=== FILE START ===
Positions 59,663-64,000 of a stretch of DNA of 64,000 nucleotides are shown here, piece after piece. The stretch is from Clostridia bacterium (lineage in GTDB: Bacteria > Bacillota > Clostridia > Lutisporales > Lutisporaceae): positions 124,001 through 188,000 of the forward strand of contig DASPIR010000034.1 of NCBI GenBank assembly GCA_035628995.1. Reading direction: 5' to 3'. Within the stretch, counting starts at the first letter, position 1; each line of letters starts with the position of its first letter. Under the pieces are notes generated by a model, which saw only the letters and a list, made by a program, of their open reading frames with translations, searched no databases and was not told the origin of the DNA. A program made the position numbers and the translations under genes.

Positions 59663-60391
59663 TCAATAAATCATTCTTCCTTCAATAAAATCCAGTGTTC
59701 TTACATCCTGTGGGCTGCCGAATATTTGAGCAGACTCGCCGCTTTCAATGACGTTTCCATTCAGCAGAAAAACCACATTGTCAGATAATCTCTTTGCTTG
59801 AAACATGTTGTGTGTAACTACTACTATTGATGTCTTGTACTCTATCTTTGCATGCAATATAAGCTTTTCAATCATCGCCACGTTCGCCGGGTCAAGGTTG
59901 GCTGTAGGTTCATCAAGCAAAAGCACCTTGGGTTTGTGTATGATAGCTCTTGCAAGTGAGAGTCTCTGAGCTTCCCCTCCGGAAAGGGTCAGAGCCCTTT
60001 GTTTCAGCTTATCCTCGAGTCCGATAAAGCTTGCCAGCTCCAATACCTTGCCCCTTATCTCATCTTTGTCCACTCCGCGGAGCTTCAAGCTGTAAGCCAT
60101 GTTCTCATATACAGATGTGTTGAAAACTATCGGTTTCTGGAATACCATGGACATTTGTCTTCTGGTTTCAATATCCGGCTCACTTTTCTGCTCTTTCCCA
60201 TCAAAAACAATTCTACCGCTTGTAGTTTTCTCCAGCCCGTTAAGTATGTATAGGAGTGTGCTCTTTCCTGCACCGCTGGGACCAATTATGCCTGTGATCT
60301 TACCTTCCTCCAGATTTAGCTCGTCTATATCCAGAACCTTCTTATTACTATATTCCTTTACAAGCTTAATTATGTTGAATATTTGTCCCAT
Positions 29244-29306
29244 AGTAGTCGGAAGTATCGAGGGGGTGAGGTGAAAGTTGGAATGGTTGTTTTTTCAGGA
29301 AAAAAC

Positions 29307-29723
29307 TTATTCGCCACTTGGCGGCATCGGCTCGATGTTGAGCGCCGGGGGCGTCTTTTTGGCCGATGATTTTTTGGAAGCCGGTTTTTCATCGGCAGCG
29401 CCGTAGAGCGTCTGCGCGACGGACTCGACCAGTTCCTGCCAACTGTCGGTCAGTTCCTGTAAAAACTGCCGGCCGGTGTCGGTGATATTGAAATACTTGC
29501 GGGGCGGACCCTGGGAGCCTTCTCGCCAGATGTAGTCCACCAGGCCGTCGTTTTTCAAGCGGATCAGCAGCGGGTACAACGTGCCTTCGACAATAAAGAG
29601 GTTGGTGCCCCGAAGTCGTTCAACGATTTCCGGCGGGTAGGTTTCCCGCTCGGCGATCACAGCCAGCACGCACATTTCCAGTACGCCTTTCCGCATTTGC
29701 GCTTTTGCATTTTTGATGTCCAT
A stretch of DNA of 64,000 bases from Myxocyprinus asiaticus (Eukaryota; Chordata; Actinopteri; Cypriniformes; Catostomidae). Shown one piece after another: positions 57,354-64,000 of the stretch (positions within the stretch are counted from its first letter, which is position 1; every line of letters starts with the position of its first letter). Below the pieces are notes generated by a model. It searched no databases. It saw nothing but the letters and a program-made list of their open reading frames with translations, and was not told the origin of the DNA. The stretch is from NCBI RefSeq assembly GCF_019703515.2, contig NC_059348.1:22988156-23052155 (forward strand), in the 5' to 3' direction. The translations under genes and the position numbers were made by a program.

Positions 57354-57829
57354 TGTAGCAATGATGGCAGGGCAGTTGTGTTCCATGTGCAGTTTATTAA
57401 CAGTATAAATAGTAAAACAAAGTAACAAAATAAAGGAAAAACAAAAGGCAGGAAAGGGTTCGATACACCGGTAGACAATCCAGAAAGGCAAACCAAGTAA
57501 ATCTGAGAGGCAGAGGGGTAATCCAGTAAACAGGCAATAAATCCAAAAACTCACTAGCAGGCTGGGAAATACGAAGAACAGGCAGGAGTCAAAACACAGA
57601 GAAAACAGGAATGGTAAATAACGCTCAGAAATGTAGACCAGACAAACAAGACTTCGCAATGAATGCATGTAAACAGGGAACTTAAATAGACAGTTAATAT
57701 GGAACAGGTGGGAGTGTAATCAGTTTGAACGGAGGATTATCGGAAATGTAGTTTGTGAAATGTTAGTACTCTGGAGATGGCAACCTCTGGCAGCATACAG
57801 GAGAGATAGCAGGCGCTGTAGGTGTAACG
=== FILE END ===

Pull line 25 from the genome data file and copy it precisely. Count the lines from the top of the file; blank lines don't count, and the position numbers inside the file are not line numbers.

57601 GAAAACAGGAATGGTAAATAACGCTCAGAAATGTAGACCAGACAAACAAGACTTCGCAATGAATGCATGTAAACAGGGAACTTAAATAGACAGTTAATAT